Macquarie warned that the much-watched Unica forecast for cane output in Brazil's key Centre South region may be too high as forecasts showed a continuation of the rains which causing mounting harvest hiccups.
Brazil's cane crushing pace for 2013-14 "has peaked", Macquarie said, restating an estimate for a 575m-tonne cane crush in Brazil's Centre South region, responsible for some 90% of the country's production.
While still well above last season's 532.6m-tonne harvest, the figure is below an estimate from Unica, the Brazilian cane industry group, of 587m tonnes.
"Rains may have improved cane yields," which have risen some 10% year on year, "but they have disrupted cane harvesting and crushing, with some nine days lost in September alone," Macquarie analyst Kona Haque said.
"Importantly, it has also had a negative impact of diluting the levels of sugars in cane which, at 133 kilogrammes per tonne of cane, is the lowest level in several years."
And there appears little hope of improvement, with "widespread rain" forecast for Brazil's main sugar cane areas over the next two weeks, and with November expected to be wetter than average too
Besides "further reducing sucrose yields this year" the rains "will slow the final leg of the 2013 cane crush", the bank said, pegging Centre South sugar output this season at 32.7m tonnes, a fall of 4.4% year on year.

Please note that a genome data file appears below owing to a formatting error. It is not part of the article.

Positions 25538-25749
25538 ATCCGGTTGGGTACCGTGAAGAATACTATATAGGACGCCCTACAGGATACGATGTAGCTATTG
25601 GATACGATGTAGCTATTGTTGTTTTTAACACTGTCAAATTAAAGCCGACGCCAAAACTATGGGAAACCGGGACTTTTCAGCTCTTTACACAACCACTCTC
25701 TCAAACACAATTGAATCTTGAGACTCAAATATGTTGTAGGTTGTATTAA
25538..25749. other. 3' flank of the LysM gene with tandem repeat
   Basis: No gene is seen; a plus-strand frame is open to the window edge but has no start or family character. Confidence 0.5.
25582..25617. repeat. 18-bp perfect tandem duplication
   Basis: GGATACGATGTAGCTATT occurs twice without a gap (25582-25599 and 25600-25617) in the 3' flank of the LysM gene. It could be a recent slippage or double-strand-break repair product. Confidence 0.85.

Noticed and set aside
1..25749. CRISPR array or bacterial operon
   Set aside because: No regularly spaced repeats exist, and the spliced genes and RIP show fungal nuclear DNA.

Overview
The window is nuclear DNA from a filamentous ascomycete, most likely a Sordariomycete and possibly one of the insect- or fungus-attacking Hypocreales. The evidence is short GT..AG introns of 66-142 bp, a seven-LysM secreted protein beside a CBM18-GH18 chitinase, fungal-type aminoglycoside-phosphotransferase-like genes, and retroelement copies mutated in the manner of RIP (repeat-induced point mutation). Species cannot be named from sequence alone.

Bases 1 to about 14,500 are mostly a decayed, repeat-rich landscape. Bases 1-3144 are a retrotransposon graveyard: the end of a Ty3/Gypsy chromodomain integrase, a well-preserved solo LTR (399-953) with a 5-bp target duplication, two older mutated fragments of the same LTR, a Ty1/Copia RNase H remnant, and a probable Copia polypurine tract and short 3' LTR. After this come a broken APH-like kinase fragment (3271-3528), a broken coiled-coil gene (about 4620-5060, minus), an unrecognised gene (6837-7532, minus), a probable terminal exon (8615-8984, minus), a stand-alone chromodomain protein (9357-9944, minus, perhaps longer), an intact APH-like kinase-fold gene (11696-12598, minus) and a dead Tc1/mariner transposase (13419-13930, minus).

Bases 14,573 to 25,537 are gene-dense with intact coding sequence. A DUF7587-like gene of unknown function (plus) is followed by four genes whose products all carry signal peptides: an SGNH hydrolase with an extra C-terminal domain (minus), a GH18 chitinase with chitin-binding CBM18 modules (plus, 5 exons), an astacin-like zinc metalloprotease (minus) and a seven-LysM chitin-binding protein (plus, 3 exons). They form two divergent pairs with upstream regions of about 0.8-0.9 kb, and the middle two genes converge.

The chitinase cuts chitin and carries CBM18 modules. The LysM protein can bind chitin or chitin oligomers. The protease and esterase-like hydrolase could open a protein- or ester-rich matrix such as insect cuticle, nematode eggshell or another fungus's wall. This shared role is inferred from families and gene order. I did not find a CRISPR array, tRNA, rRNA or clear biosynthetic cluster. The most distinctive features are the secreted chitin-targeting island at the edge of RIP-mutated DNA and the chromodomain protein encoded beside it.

The comments came as Unica unveiled data for the first half of this month showing a slump of 31% in Centre South sugar production, compared with the first half of October 2012.
The decline reflected rains which, in Piracicaba, reached 62.6mm during the period, twice as much fell during the whole of September, which itself ended on a wet note.
The amount of cane harvested fell 18.0% year on year to 31.2m tonnes, with the impact on sugar output compounded by the low level of sugars in cane, the so-called ATR figure, and by mills' preference for making ethanol rather than the sweetener.
The proportion of cane turned into sugar eased to 46.7% from 46.9% in the second half of September.
Antonio de Padua Rodrigues, the Unica technical director, highlighted that the slowdown meant that "more than 100m tonnes of cane must still be processed by the end of the harvest" to meet the association's forecast.
While 2013-14 is, in terms of time, only a little over half way through, crushing volumes typically collapse sharply into the end of the calendar year, with little processing usually undertaken between December and March, a reflection of the onset of the rainy season.
Cane not harvest by the December or so is typically left standing to be processed early in the next season.